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Develop in other languages for Azure Redis Cache

Updated: September 23, 2014

.NET Azure Redis Cache applications developed in Visual Studio can use the StackExchange.Redis cache client, but there are also many other Redis clients that can be used to access caches hosted on Azure Redis Cache. While each client is different, they use the same information to connect to Azure Redis Cache. This topic provides an overview of reviewing cache properties and access keys, and how to use this information to connect to Azure Redis Cache.

View cache properties

Caches can be accessed in the Azure Management Portal Preview using the Browse blade.

Azure Redis Cache Browse Blade

Click Caches to view your caches.

Azure Redis Cache Browse Cache List

Select the desired cache to view the properties for that cache.

Azure Redis Cache New Cache Overview

Cache endpoint

Click Properties to view information about your cache, including the cache endpoint and ports.

Azure Redis Cache Properties

The host name takes the format Different clients may refer to this as the endpoint. If your client supports SSL, the SSL Host is * 6379 is the port for non-SSL cache access, and 6380 is the port when using SSL.

Azure Redis Cache supports SSL to secure cache/client applications. Clients that do not support SSL should use the non-SSL port. In most cases, this is the default port if ssl=true is not specified.

Access keys

Click Manage Keys to view or regenerate the access keys for your cache. These keys are used along with the host name and ports from the Properties blade by the clients connecting to your cache.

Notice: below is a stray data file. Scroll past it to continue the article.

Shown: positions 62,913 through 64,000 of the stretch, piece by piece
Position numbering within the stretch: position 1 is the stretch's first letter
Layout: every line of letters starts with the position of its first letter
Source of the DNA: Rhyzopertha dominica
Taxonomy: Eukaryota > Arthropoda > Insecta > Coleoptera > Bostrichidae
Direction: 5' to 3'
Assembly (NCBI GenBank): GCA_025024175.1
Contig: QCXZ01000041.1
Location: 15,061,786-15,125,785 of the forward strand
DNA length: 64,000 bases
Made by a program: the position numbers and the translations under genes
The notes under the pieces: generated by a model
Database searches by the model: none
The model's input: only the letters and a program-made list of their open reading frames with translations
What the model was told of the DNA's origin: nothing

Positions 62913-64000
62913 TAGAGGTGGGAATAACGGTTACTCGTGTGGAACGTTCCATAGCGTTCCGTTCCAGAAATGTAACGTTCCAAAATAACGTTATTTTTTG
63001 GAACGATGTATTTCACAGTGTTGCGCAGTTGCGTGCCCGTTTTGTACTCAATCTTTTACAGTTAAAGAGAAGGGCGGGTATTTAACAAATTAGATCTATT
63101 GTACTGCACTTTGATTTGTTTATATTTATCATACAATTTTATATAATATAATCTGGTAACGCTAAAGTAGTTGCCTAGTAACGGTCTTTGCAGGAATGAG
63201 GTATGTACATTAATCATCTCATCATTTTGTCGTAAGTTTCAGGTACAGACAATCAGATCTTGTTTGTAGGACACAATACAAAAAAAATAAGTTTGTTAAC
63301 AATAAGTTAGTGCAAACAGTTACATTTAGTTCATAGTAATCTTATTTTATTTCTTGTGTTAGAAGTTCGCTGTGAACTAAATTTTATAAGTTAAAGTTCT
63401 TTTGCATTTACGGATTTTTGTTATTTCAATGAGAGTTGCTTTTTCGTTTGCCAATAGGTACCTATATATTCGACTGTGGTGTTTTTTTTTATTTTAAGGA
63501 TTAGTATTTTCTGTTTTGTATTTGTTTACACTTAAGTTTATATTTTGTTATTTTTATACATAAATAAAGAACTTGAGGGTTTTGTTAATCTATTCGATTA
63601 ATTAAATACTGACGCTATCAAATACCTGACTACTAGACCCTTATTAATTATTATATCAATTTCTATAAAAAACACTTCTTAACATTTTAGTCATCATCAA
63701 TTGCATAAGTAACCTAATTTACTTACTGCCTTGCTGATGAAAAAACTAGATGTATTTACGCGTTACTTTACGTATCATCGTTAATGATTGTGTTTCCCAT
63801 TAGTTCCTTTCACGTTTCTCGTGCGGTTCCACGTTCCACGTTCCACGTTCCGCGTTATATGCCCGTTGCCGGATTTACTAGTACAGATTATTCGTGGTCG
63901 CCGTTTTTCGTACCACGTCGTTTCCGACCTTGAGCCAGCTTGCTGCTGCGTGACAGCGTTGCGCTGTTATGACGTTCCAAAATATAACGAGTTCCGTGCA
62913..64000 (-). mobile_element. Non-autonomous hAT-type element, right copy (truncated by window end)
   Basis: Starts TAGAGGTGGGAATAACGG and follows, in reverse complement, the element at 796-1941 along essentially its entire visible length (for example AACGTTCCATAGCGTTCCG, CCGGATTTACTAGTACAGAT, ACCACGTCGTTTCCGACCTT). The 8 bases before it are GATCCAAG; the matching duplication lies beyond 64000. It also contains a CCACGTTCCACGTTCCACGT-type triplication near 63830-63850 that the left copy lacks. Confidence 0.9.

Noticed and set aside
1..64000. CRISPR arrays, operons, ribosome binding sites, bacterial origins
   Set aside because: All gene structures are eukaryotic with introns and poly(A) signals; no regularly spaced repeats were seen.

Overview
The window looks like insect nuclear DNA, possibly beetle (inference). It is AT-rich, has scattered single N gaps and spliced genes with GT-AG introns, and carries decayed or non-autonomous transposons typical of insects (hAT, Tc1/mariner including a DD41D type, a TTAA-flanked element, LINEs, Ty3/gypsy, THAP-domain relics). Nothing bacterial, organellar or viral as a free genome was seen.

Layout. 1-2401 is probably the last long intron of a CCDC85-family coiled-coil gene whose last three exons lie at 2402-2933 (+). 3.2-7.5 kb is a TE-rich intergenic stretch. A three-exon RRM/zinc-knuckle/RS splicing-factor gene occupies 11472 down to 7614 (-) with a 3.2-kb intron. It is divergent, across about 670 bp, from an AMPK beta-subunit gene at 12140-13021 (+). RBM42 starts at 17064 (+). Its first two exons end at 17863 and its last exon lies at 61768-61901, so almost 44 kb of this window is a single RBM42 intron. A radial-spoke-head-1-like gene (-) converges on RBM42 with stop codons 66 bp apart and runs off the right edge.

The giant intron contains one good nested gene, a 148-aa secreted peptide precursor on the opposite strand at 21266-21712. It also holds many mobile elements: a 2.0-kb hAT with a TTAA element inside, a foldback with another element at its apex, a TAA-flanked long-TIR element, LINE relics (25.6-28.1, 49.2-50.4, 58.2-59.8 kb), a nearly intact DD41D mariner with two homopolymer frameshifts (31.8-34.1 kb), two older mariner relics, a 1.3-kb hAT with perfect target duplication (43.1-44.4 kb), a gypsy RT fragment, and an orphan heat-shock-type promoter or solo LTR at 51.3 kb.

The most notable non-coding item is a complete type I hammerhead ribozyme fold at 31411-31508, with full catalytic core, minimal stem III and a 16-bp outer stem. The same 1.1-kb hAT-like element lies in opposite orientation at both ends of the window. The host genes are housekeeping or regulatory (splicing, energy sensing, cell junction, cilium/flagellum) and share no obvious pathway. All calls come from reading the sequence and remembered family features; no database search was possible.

Azure Redis Cache Manage Keys

Access keys are used to provide access to the cache. Different clients may refer to this as the key or password.

PHP example

One popular client for Redis cache is Predis. This section provides an overview of connecting to your Azure Redis Cache instance using Predis.

For complete documentation and instructions on using the Predis cache client, see the Predis github site.

Include the following items at the top of your PHP file from which you want to access the cache.

require "predis/autoloader.php";
If you already include a file that has these statements, you don’t need to add them again.

To connect to the cache, you can use a function similar to the following example. Use the host name and port from your Azure Redis Cache instance’s Properties blade, and the access key from the Manage keys blade.

function redisLink() {
    static $r = false;

    if ($r) return $r;
     $r = new Predis\Client('tcp://<cache endpoint>:<port>');
     $r->auth("<access key>");

    return $r;

You can call the redisLink function when you connect to the cache to add and retrieve items from the cache.

function loadUserInfo($userid) {
    global $User;

    $r = redisLink();
    $User['id'] = $userid;
    $User['username'] = $r->get("uid:$userid:username");
    return true;

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